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Note 5 - Intangible Assets

The following table summarizes the Company’s acquired intangible assets:

 

     March 31, 2010    December 31, 2009

(in thousands)

   Gross
Carrying
Amount
   Accumulated
Amortization
   Gross
Carrying
Amount
   Accumulated
Amortization

Contract rights

   $ 9,511    $ 5,465    $ 9,668    $ 4,951

Client relationships

     20,415      4,988      21,002      4,610

Trade names

     1,462      750      1,499      725

Covenant not to compete

     18      17      18      16
                           

Total

   $ 31,406    $ 11,220    $ 32,187    $ 10,302
                           

Intangible assets, net

   $ 20,186       $ 21,885   
                   

Amortization expense related to intangible assets totaled $1,166,000 and $824,000 for the three months ended March 31, 2010 and 2009, respectively. The following table presents the estimated amortization expense based on our present intangible assets for the next five years:

 

Year ending December 31,

   Estimated amortization
expense
     (in thousands)

2010 (remaining 9 months)

   $ 3,417

2011

     4,506

2012

     2,395

2013

     2,276

2014

     2,276

Note 6 - Goodwill

The Company performs its annual goodwill impairment testing, by reporting unit, in the third quarter, or more frequently if events or changes in circumstances indicate that goodwill may be impaired. Application of the goodwill impairment test requires significant judgments including estimation of future cash flows, which is dependent on internal forecasts, estimation of the long-term rate of growth for the businesses, the useful life over which cash flows will occur, and determination of the Company’s weighted average cost of capital. Changes in these estimates and assumptions could materially affect the determination of fair value and/or conclusions on goodwill impairment for each reporting unit. The Company performed its annual impairment test effective July 1, 2009 and noted no impairment for either of its reporting units.

 

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The following table summarizes the changes in the Company’s carrying value of goodwill during 2010 (in thousands):

 

Segment

   Balance at
December 31,
2009
   Adjustments    Translation
Adjustments
    Balance at
March 31,
2010

Project Management

   $ 25,829    $ —      $ (759   $ 25,070

Construction Claims

     20,196      —        (957     19,239
                            

Total

   $ 46,025    $ —      $ (1,716   $ 44,309
                            

Note 7 - Accounts Payable and Accrued Expenses

Below are the components of accounts payable and accrued expenses:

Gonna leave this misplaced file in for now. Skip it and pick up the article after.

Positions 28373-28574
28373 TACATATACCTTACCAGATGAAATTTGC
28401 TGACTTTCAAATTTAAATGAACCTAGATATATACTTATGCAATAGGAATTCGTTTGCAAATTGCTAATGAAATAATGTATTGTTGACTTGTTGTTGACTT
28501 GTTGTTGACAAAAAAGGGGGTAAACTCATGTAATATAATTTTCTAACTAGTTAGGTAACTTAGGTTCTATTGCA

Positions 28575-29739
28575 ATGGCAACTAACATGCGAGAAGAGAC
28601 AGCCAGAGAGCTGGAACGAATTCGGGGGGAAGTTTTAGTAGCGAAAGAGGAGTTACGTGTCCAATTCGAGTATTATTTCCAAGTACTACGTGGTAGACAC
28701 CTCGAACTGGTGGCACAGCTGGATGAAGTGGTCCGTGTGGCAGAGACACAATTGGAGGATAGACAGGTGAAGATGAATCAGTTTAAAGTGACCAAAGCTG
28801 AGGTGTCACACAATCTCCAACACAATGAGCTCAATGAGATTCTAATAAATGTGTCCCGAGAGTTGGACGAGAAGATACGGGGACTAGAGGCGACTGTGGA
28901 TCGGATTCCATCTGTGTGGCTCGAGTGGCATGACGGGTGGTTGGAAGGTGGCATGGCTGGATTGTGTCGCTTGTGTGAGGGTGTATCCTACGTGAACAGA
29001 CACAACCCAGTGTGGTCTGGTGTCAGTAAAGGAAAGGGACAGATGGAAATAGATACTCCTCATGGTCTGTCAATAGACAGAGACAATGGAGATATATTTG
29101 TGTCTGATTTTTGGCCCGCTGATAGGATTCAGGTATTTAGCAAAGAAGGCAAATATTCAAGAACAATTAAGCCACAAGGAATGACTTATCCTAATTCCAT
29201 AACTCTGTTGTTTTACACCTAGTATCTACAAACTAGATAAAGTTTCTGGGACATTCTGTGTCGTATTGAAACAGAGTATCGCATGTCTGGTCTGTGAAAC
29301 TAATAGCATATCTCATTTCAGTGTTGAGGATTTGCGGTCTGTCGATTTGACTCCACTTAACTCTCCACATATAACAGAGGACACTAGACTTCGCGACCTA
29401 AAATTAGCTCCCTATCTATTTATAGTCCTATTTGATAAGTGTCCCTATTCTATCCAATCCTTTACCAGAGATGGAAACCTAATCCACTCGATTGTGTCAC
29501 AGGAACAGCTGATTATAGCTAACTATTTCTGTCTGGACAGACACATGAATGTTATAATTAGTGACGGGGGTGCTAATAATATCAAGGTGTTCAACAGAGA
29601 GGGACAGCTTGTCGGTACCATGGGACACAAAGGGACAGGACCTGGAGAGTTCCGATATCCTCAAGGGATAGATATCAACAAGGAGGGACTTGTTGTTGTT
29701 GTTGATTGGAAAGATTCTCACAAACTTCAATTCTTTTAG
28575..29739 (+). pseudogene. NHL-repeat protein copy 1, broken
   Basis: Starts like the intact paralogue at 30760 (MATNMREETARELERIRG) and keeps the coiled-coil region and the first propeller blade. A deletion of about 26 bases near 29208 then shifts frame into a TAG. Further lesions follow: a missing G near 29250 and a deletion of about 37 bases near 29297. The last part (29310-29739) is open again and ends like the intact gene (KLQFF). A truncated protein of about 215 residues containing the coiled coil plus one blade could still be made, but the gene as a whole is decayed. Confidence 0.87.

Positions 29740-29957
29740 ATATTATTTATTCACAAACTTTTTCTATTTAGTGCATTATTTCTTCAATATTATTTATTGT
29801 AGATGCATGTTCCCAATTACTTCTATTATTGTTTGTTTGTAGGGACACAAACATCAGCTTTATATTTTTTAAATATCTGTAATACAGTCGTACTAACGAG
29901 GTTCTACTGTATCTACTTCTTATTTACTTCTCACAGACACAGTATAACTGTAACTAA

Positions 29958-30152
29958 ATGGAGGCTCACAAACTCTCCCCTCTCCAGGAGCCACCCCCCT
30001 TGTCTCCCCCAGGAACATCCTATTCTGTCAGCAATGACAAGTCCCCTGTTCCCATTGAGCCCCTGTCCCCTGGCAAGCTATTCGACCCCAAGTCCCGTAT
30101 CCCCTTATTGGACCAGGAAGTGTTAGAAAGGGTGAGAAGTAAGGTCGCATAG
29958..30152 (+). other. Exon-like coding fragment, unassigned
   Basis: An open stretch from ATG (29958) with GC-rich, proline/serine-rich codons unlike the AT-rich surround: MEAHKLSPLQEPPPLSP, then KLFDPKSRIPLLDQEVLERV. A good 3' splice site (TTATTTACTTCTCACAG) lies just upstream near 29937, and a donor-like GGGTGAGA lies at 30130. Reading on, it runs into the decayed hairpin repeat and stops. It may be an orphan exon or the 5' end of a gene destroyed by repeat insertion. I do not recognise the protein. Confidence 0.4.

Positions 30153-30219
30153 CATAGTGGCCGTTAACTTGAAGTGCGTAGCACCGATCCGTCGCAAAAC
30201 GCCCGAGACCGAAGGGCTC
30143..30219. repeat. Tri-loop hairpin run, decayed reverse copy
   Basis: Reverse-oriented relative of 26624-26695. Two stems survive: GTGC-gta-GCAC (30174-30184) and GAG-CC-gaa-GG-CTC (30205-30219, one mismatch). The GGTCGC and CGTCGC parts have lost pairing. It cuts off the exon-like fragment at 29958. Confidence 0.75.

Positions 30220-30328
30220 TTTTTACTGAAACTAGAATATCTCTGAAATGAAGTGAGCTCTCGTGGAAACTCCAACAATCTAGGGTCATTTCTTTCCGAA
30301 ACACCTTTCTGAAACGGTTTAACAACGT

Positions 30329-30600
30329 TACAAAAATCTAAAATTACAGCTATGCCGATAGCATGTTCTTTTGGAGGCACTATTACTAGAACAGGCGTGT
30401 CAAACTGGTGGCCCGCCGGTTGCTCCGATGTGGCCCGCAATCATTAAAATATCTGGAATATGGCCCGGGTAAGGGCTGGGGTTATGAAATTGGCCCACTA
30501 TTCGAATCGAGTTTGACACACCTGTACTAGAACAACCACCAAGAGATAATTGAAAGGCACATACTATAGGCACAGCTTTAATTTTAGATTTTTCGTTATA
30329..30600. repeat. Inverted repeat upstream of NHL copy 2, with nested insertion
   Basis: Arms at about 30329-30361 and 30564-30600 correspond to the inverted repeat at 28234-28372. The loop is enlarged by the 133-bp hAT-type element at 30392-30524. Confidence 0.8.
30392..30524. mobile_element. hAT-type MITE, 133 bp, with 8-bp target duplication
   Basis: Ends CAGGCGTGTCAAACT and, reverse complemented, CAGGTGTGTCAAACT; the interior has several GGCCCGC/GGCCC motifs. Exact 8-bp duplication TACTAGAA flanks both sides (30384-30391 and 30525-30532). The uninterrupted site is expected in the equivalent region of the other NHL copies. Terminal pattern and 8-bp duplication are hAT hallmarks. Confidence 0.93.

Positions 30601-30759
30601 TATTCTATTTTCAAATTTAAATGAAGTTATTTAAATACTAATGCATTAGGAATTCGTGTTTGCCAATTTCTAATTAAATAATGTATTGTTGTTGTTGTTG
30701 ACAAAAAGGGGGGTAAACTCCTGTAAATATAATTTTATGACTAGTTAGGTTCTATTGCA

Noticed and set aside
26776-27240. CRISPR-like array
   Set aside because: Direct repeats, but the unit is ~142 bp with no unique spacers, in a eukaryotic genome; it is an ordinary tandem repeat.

(in thousands)

   March 31, 2010    December 31, 2009

Accounts payable

   $ 15,220    $ 16,597

Accrued payroll

     19,782      20,042

Accrued subcontractor fees

     5,440      4,806

Accrued legal and professional cost

     8,826      9,035

Other accrued expenses

     3,134      2,678
             
   $ 52,402    $ 53,158
             

 

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Note 8 - Notes Payable

Outstanding debt obligations are as follows:

 

(in thousands)

   March 31, 2010    December 31, 2009

Revolving credit loan payable to a bank group led by Bank of America, N.A. up to $100,000,000. The weighted average rate for all borrowings was 3.75% and 3.45% and March 31, 2010 and December 31, 2009, respectively. For more information see below).

   $ 32,800    $ 24,800

Revolving credit loan payable acquired in the acquisition of Boyken to Bank of America, N.A. up to $1,250,000, with interest at 2.25% plus the 1 month LIBOR rate of 0.23% (or 2.48%) at December 31, 2009. The loan was paid off by the Company on January 5, 2010.

     —        850

Revolving credit loan payable acquired in the acquisition of TRS to Bay Commercial Bank up to $1,000,000, with interest at 0.75% plus the prime rate of 3.25% (or 4.00%) but no less than 6.00% at December 31, 2009. The loan was paid off by the Company on January 8, 2010.

     —        870

Other

     108      275
             
     32,908      26,795

Less current maturities

     96      1,972
             

Notes payable, net of current maturities

   $ 32,812    $ 24,823
             

The Company has a credit agreement (the “Credit Agreement”), dated as of June 30, 2009 among the Company, Bank of America, N.A., Capital One, N.A., The PrivateBank and Trust Company and PNC Bank N.A., which provides for borrowings of up to $100,000,000. The Credit Agreement also provides for a letter of credit sub-facility of up to $30,000,000. Obligations under the Credit Agreement are collateralized by all of the Company’s assets, including, without limitation, accounts receivable, equipment, securities, financial assets and the proceeds of the foregoing, as well as by a pledge of 65% of the outstanding capital stock of its wholly owned subsidiary, Hill International S.A. The Credit Agreement expires on June 30, 2012. The Company incurred costs of approximately $1,741,000 in connection with establishing the new credit facility. Such costs have been deferred and are being amortized to interest expense over the life of the loan.